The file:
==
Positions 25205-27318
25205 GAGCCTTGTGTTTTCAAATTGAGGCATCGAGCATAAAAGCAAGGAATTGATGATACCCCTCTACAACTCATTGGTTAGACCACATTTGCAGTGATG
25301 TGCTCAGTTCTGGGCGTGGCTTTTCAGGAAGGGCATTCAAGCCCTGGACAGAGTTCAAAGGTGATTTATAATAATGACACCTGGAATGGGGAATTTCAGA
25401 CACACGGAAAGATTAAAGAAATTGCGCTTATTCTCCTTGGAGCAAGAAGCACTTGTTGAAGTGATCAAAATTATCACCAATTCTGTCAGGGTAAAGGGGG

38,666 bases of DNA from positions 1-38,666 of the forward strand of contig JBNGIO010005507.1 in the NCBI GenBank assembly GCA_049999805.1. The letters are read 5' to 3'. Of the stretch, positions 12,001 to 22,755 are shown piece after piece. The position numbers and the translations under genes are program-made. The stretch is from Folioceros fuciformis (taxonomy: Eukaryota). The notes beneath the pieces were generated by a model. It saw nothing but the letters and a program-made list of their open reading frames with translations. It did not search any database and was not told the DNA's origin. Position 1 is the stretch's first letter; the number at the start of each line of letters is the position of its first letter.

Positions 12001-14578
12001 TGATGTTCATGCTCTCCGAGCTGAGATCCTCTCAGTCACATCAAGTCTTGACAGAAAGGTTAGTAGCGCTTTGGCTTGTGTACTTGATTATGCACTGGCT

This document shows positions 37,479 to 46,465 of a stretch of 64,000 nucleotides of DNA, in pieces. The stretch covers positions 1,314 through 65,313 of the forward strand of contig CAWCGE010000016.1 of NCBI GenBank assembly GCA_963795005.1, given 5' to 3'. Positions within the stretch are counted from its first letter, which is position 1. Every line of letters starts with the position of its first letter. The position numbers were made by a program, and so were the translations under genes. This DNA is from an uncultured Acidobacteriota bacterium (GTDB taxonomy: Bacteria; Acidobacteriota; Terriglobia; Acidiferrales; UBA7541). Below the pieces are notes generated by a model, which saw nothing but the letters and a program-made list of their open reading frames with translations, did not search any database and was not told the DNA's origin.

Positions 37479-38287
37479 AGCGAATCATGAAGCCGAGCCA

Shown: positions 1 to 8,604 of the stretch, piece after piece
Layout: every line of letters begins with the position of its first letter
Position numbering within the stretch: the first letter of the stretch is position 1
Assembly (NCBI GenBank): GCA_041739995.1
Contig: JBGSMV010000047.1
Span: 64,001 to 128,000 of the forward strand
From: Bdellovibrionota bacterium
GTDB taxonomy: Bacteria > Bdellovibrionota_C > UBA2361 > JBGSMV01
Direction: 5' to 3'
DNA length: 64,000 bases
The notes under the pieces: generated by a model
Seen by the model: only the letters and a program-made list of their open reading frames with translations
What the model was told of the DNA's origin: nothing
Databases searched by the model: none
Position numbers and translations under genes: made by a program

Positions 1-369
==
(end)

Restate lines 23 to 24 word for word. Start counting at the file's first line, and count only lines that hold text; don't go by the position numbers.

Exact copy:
What the model was told of the DNA's origin: nothing
Databases searched by the model: none